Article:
Tom Insam

Stupid Feed Tricks

Ok, so RSS feeds turn out to be even more amazingly broken than I’d assumed that they were. I’d like to pull out some favourites, but they’re all amazing and you should read the whole list.

Brent does point out another horrible failure case, which is hotel / airport / etc gateways that hijack your HTTP requests and redirect you somewhere else. This is so annoying. Not that I have an alternative. Does lead to some nasty app failure cases, though.

When a feed reader gets a permanent redirect, it’s supposed to take that to mean: “Hey, the feed moved. It’s over here now. Save the new URL and use the new one from now on.”

And if you don’t do that in your reader, and your feed reader is popular enough, smart people who quite rightly care about proper behavior will call you out. You have to do that.

Google Reader never used to do that. It would drive me crazy, because I move my feed around a lot. (I’m crazy). I guess this is why.

Most days, I’m mildly astonished that the internet actually works.

Suppose you have a naïve datetime object (one without associated timezone information) that you know is in, say, Austin localtime, and you want the equivalent in another timezone, say, UTC.

print my_dt

import pytz
austin = pytz.timezone("America/Chicago")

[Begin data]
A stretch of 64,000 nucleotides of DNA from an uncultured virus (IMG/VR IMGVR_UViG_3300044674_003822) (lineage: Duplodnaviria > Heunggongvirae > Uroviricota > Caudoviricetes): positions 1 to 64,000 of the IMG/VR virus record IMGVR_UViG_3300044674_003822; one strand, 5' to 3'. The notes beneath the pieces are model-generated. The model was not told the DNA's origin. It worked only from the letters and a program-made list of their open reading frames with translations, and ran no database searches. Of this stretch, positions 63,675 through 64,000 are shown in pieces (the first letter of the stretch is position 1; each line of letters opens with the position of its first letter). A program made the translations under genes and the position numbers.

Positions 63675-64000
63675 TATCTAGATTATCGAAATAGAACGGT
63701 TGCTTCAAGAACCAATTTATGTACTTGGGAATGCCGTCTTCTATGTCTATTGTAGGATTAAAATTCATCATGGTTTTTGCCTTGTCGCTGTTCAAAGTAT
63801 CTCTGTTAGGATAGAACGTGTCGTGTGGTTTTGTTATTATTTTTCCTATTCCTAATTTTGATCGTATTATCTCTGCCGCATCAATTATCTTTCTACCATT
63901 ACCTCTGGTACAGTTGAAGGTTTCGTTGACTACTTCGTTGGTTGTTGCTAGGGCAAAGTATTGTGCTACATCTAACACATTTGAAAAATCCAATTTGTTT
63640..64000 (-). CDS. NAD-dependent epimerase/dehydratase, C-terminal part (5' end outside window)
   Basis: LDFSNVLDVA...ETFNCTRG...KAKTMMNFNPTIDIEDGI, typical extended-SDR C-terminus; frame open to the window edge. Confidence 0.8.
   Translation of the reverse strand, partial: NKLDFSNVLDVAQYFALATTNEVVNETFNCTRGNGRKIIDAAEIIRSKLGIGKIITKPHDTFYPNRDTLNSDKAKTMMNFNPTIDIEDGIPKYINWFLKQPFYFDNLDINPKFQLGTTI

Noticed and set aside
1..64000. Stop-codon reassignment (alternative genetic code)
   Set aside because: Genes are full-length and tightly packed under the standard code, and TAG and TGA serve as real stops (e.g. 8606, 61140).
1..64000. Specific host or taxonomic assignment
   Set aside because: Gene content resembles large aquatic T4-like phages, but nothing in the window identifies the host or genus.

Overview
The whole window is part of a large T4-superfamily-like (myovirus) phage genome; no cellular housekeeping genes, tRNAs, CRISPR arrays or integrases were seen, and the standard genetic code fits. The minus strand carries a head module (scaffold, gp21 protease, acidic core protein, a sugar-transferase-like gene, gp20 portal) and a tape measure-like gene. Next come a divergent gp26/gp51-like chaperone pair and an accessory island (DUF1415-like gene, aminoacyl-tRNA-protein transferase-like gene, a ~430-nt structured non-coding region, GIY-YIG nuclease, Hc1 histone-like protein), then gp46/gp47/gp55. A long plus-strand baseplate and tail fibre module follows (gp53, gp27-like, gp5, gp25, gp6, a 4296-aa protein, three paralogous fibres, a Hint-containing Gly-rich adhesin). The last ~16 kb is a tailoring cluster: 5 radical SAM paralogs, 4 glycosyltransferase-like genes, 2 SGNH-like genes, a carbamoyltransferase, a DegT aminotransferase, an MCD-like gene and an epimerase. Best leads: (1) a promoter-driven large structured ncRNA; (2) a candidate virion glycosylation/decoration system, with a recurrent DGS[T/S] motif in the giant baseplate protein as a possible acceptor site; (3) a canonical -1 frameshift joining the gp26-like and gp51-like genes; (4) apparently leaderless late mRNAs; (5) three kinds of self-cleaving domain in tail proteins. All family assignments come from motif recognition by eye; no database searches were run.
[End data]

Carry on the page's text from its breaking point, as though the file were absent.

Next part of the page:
utc_dt = austin.localize(my_dt).astimezone(pytz.utc).replace(tzinfo=None)

print utc_dt

localize is important. my_dt.replace(tzinfo=austin) is not correct during summer time, for instance.

When I start drinking it’s the commit messages that get weird first.

If you’re looking for a company that encapsulates the queasy ephemerality of this economy, you couldn’t do better than Amazon. It’s a company whose initial core business (still accounting for a third of its revenue) is selling media, ie intellectual property (IP), which, like money and corporations themselves, is nothing but a useful legal fiction. At first Amazon sold IP mainly by physically shipping the media such IP was once housed in (books, CDs), but it can increasingly dispense with the physical part entirely. The market considers Amazon incredibly valuable even though it earns virtually no profits. And Amazon now wants to provide the IP it sells partly in exchange for “virtual currency”, which is the most discomfiting mimesis of all, either on Amazon or within any other game, market, platform, corporation…what’s the difference again?